Jennifer: We want to see a skills system that breaks the cultural bias of sending everybody to university and making VET and TAFE a second-class citizen. We want to see those two systems put on and equal footing. We want to see a system where a kid gets as equal opportunity and an equal status by going to do a TAFE course as well as a university course. We want to make the system easy to use. We want to make the system where I can get onto one database and look at all the courses that are available and find out in one place, what can I do? How much will I earn? What kind of job would I get? What would my loan be? What would I have to pay back? And most importantly we need a system that makes it quicker to get skills, to get skilled up. At the moment we're going to have a lot of people who need to get new skills. And they cannot take three years to get them. So we need a system to go to things like short courses that give people the capacity to get those, stack them up into some kind of set of credentials so they've got the skills and they can show employers, 'I've got a set of skills that allow me to keep working.'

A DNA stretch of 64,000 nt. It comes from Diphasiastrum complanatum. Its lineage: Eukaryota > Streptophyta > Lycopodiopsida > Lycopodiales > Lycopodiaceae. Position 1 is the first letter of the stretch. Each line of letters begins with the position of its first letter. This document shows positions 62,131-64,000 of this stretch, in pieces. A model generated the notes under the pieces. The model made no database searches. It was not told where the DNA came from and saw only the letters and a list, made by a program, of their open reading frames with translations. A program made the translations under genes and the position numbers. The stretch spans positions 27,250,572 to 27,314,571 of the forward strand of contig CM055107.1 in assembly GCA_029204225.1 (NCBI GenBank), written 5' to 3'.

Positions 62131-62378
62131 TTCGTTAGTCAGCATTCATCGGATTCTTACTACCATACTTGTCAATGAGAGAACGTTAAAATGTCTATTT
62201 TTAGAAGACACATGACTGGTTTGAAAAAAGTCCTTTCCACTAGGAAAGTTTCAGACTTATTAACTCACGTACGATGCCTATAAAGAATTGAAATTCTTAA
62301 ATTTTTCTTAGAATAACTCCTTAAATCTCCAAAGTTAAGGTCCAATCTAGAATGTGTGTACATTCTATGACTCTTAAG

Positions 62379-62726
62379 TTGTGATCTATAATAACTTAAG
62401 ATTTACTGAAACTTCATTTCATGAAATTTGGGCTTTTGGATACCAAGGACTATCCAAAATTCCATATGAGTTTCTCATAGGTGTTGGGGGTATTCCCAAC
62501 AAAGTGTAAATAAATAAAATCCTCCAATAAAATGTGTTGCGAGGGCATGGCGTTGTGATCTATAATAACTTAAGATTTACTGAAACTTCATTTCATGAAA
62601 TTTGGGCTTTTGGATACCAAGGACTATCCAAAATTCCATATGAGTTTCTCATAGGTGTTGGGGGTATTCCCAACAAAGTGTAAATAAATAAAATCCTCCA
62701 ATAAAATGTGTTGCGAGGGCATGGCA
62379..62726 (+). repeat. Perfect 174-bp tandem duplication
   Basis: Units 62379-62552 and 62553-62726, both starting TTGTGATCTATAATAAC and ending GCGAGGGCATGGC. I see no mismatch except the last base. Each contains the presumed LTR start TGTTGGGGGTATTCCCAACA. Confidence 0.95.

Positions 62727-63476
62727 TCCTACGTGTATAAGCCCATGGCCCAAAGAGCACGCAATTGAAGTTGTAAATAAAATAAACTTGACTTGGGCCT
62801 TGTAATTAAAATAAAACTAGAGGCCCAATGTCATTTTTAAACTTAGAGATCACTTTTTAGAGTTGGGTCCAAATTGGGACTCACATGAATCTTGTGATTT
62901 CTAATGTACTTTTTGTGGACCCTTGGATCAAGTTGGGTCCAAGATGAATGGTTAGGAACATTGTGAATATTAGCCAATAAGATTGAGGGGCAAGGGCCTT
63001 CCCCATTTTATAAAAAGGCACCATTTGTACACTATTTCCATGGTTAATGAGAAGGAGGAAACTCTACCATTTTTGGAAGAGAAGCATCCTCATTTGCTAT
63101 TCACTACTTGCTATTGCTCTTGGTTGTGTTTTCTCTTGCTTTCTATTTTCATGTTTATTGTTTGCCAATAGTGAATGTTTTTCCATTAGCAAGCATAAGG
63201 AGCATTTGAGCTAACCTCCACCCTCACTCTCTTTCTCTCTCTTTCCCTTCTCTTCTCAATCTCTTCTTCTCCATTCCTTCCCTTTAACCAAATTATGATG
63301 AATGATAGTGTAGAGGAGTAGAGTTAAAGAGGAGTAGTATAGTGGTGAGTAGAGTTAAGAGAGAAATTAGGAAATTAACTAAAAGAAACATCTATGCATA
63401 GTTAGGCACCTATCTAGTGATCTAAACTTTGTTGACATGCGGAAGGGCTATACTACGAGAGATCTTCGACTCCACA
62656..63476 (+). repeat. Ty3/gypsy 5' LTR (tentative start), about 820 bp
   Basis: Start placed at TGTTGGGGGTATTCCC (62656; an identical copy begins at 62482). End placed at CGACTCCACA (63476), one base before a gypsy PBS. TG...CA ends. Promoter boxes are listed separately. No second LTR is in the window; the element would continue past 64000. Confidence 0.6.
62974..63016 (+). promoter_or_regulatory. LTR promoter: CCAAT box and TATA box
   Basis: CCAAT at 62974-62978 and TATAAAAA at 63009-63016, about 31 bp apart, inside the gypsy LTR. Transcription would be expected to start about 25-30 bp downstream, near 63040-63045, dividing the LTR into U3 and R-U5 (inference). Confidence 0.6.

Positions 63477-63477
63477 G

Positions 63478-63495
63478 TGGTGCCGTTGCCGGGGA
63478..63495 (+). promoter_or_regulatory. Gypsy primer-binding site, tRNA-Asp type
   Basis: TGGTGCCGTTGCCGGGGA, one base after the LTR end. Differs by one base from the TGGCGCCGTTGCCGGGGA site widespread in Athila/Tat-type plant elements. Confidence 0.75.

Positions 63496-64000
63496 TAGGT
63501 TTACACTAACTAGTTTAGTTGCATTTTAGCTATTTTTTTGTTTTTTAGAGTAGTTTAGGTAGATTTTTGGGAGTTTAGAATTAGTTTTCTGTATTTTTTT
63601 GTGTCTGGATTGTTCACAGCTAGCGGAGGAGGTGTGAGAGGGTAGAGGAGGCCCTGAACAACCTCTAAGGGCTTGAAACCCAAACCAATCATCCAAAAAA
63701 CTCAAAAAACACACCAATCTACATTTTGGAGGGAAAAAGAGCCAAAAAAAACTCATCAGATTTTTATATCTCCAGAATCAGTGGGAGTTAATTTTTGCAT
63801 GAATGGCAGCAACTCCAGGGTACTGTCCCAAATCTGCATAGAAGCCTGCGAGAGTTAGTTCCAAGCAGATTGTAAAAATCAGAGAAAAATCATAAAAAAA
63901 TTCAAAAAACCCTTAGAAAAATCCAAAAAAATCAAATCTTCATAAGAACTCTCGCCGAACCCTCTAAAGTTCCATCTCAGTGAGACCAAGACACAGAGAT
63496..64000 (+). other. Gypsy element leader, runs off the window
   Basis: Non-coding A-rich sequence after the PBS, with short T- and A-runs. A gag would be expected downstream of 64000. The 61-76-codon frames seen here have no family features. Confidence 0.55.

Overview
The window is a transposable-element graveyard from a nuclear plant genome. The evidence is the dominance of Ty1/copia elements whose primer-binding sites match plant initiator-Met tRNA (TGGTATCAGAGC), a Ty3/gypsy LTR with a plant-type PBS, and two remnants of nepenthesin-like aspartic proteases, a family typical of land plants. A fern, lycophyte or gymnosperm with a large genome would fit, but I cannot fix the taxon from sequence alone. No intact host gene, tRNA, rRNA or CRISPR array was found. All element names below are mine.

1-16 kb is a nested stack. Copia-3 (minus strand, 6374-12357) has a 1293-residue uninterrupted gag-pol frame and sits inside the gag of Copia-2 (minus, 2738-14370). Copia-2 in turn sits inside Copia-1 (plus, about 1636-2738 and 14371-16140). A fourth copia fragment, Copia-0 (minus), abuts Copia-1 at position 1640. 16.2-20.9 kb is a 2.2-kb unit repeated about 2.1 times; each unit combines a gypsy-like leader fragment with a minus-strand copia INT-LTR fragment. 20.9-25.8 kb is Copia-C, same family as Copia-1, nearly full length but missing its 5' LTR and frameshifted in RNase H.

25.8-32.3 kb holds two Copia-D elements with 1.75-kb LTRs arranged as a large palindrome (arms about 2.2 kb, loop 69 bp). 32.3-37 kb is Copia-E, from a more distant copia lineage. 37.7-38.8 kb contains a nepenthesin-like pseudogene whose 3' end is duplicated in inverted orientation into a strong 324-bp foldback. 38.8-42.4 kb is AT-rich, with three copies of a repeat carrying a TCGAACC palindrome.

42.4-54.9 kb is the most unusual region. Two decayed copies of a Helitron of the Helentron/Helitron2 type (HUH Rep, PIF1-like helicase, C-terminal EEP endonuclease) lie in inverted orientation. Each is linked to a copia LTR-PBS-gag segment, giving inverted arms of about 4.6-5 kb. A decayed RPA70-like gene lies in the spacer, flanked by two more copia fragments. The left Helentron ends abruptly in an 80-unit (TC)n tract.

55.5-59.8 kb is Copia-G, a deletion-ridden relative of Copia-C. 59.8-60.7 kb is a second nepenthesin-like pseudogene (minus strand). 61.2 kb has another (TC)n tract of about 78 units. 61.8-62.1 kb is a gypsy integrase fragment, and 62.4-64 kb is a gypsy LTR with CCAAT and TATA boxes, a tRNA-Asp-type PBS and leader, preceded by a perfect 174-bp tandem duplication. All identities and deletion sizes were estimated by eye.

Question: Do you have a sense of where the most acute skills shortages are? Where you'd most like to see a bit more action?
Jennifer: The evidence is pretty clear that particularly in the IT world and the IT development world we have a lot of skills shortages. In our whole digital space, as the economy moves into more and more digital territory, we're going to have a big skill gap there. And we know we've got skill shortages in key sectors but that skill gap is particularly in areas like IT and IT development.